GAINESVILLE, Fla. — Florida forward Keyontae Johnson is being released from the hospital 10 days after collapsing on the court at Florida State and needing emergency medical attention.
The school released a statement from his family saying, “We continue to be amazed at the pace of his recovery and look forward to spending Christmas together as a family.”
The family added that it will share “any information we think could help others” regarding the cause and extent of Johnson’s illness.
Kentucky’s John Calipari is one of many coaches in college basketball who have said they would like to know if Johnson’s collapse was related to his positive COVID-19 test months earlier.
“As much as everyone involved wants firm answers, the process to draw definitive conclusions continues, and we ask for patience as the medical professionals continue their work,” the family said.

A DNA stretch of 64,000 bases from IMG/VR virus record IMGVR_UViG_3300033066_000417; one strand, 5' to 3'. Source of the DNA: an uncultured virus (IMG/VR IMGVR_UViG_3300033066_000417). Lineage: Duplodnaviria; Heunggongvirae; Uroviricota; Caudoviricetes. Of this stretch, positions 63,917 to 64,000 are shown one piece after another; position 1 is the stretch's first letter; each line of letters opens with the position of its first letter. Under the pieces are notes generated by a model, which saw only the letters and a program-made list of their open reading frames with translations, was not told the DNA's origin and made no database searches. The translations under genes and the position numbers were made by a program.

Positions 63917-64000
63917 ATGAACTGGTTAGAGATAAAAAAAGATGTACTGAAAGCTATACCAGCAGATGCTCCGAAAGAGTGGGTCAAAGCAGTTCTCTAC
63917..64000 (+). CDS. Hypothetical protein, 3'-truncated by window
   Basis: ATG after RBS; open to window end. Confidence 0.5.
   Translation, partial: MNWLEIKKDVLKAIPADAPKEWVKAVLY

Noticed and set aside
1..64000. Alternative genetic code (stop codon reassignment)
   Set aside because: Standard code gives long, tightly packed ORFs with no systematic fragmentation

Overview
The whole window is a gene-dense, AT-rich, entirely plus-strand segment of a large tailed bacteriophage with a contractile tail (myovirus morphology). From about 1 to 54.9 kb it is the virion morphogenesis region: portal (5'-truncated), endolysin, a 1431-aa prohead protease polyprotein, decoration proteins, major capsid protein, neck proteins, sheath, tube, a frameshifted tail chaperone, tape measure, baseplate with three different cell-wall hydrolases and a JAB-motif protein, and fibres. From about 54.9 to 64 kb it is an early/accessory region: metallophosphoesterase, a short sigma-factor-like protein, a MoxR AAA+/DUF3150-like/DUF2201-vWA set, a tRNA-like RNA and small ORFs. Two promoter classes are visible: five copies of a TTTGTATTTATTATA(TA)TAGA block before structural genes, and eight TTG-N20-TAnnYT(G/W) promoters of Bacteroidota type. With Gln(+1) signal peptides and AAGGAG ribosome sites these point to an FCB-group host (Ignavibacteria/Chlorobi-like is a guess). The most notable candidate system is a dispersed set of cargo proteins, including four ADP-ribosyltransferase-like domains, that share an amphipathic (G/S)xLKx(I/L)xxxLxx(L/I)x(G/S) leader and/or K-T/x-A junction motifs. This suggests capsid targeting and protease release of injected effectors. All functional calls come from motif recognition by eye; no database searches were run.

Johnson crumpled to the floor coming out of a timeout on Dec. 12. He was moved to a stretcher and carried to a waiting ambulance as teammates, coaches, staff, fans and others watched in disbelief.
The broadcast declined to show video of the incident. Witnesses said Johnson was standing near midcourt and suddenly fell forward and landed on his face.
He spent two nights at Tallahassee Memorial before being transferred to Gainesville via helicopter with his mother by his side.
Like many of his Florida teammates, Johnson tested positive for COVID-19 during the summer. Although the cause of Johnson’s collapse has not been revealed, the coronavirus can lead to myocarditis, a viral infection of the heart muscle. At its most severe, myocarditis can lead to sudden cardiac arrest and has been a documented cause of death for young, otherwise healthy athletes.
The SEC mandates strict protocols, including rigorous heart testing, before players can be cleared to return to play following positive COVID-19 tests.
Florida has postponed four basketball games since Johnson’s collapse. The team is next scheduled to next play on Dec. 30 at Vanderbilt in the SEC opener for both schools.